Going through fertility treatments can be filled with many seemingly impossible decisions. Should I alter my diet to improve my chances of getting pregnant? Should I ask my doctor to switch up my protocol after a failed cycle? Should I tell my boss that I’m going through IVF? But the biggest, and arguably the most important decision that you will make throughout this process is choosing the best fertility clinic and doctor for you. (No pressure.)

Whether you’re just starting out on your infertility trek or looking to make a change to your care team, here are some helpful things to consider: 

1. Do your research.

Before deciding on a fertility clinic, you should first and foremost make sure they are a member of the Society For Assisted Reproductive Technology (SART). While a brand new clinic may have some lag time in obtaining SART membership, if a clinic has been around for several years and is not a member of SART, that is generally a red flag. 

SART can also be a fantastic resource to find out important information such as the size of the clinic and its IVF success rates. By using SART’s find-a-clinic tool, you can view a detailed clinic summary report for each clinic, which includes the number of total cycle starts per year, the percentage of live births (by age) per egg retrieval and embryo transfer, the average number of transfers for patients achieving a live birth, and more. If your clinic is new and not yet on SART, ask them to share their data and success rates with you! If they are hesitant to do so, run (don’t walk) in the other direction. 

fertility specialist with patient

As a first step to choosing a fertility clinic, we recommend comparing the SART reports (or data) from several clinics in your area, and then narrowing them down by a set of criteria that are important to you. For example, if you’re interested in a smaller, more intimate clinic, then the number of cycles per year is going to matter. If success rates are your only concern, that’s fine, too. Whatever your preferences might be, once you come up with your clinic short-list, it’s time to schedule those initial consultations! 

2. Interview your doctor for the job.

Think of your initial consultation with your fertility specialist as a job interview, with you as the hiring manager. Did he or she take the necessary time to answer all of your questions in a thorough and thoughtful manner? Did he or she ask all of the right questions when it came to your family-building goals? Does he or she have experience treating your specific diagnosis (if you have one)?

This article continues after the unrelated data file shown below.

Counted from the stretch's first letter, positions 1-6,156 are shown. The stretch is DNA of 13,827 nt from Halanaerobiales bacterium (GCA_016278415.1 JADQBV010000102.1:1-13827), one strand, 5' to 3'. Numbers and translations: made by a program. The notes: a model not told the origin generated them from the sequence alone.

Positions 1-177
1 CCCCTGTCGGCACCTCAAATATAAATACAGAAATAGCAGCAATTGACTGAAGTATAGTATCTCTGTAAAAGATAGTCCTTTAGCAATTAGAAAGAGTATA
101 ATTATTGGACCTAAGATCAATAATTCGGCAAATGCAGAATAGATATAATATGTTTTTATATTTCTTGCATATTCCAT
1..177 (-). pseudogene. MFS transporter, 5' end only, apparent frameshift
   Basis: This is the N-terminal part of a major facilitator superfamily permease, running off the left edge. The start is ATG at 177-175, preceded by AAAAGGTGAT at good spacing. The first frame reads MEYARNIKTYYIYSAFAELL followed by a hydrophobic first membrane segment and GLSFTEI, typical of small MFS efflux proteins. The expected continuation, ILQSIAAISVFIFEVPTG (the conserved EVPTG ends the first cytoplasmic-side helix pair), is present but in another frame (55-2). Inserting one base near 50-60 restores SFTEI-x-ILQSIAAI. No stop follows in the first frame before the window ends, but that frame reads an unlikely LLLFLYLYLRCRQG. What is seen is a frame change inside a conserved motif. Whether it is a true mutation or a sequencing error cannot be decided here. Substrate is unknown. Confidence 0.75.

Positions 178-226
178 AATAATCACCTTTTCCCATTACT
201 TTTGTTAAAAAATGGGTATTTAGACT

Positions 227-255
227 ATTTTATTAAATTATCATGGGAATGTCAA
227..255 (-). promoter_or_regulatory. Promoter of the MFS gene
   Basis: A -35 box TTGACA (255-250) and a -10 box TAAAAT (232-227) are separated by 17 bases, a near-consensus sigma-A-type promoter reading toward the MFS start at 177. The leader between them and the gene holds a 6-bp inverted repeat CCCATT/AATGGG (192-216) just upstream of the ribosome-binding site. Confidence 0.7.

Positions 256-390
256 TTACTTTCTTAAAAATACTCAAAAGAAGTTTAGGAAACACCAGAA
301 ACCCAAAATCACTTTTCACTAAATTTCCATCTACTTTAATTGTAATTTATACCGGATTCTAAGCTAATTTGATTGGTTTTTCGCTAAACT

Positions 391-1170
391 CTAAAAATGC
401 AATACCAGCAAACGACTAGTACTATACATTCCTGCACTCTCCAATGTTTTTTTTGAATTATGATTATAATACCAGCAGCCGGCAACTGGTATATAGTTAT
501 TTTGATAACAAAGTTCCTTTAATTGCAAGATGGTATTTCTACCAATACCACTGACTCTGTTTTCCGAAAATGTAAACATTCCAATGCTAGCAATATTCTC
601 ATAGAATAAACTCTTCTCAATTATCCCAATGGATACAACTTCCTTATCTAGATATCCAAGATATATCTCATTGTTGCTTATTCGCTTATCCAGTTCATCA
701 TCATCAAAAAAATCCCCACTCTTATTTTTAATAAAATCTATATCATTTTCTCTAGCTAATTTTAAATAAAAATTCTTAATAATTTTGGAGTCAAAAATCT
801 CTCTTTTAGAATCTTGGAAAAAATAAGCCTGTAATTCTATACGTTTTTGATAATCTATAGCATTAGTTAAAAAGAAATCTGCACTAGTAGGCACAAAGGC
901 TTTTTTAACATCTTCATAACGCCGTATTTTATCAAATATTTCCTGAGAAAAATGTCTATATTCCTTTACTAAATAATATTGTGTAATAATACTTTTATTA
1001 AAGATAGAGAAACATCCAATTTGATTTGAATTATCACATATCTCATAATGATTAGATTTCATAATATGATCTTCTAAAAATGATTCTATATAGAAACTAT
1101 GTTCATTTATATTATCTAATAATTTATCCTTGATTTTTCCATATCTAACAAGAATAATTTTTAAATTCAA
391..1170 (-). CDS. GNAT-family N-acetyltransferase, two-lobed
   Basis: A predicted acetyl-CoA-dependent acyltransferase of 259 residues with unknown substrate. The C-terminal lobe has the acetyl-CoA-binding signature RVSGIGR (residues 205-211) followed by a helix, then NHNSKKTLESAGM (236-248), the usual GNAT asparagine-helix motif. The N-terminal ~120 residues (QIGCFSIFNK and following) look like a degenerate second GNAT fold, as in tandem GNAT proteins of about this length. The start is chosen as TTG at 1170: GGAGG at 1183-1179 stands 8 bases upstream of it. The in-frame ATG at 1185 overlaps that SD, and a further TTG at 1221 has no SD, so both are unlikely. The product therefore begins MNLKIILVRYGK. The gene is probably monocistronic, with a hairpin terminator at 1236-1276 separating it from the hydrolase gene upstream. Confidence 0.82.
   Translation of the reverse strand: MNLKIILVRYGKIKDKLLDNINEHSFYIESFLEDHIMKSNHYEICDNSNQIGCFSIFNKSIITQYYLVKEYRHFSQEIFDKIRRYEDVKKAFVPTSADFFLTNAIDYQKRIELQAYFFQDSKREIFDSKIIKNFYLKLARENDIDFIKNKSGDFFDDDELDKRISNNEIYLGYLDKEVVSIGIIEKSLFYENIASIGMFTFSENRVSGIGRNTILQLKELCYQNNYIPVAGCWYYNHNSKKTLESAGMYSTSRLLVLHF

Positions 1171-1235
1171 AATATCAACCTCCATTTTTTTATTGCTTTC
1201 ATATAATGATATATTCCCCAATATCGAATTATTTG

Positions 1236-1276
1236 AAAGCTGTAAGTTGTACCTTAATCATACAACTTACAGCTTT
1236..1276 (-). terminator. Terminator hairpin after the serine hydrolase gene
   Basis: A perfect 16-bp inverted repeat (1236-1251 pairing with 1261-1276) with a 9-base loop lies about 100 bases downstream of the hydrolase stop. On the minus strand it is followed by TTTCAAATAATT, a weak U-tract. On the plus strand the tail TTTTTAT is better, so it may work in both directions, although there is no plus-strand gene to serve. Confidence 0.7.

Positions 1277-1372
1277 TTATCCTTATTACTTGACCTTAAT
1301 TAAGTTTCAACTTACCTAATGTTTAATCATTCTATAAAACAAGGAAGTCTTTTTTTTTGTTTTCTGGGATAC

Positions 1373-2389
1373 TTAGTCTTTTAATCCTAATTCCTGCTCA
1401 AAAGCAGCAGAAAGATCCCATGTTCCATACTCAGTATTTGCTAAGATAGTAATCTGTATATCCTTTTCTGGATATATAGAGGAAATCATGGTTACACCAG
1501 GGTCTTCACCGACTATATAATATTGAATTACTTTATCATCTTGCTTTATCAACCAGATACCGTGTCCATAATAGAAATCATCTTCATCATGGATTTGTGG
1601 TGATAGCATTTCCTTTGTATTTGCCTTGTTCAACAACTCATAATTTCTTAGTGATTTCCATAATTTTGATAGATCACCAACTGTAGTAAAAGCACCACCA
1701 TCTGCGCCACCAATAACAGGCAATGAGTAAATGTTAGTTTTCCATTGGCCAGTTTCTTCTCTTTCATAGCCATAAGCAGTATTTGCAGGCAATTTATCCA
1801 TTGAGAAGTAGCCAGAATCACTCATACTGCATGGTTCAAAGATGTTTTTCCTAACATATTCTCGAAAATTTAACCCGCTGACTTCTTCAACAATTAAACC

Perhaps most importantly, what is his or her communication style, and does it match up with your needs as a patient? For example, consider whether you need someone to “give it to you straight” or if you would prefer someone with a gentler approach. Infertility is not just a physical journey, but an emotional one as well, and it’s crucial that you find a physician who makes you feel listened to and supported during this time. 

Now for the background check. A doctor might make you feel all warm and fuzzy inside, but you should still do some due diligence to make sure he or she is board-certified (or at least board-eligible) in Reproductive Endocrinology and Infertility. This means the doctor completed four years of training on Obstetrics and Gynecology followed by three additional years of fellowship training, and then passed all of the necessary board exams. If a physician is many years out of training and still not board-certified, that could be a red flag. When in doubt, just ask.

Lastly, personal recommendations are always a great option when it comes to finding a fertility specialist. If you don’t know anyone that has been through fertility treatment, Fertility IQ has an extensive clinic database with tons of patient reviews to help you feel more comfortable in your decision-making process. Chances are good that if dozens of other infertility patients felt supported by a specific clinic or doctor, you will, too. 

fertility doctor holding patient's hand

3. Ask more questions.

If you’re still having trouble making a decision, there are some additional considerations you can take into account when deciding on a fertility clinic and/or specialist. For example, it’s definitely worth asking about a clinic’s communication protocol, as well as the doctor’s. 

Will the doctor call you personally with news or will it be a different nurse on the other end of the phone every time? Is there an IVF coordinator on staff? What about a finance department? Is there a patient portal you should know about? Believe it or not, clear and streamlined correspondence from your care team can make all the difference in your stress levels on this journey. 

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4. Convenience is key.

This one might seem low-importance, but if you are able to, try to choose a fertility clinic that is conveniently located for you. Whether you’re doing IUI or IVF, there are many early-morning office visits along the way, so make sure your clinic has flexible monitoring hours and isn’t too far from home (or work). 

5. Listen to your intuition. 

At the end of the day, you can find a fertility clinic with the highest success rates and a fertility doctor that you love, but it’s still important to go with your gut when deciding on the care team that will ultimately help you grow your family. Remember, infertility is a marathon, not a sprint. If something feels off, then it probably is. Don’t be afraid to make a change if you need to, and always listen to your intuition on this journey; it will never steer you wrong. 

Kristyn Hodgdon is the Co-Founder and Chief Community Officer at Rescripted.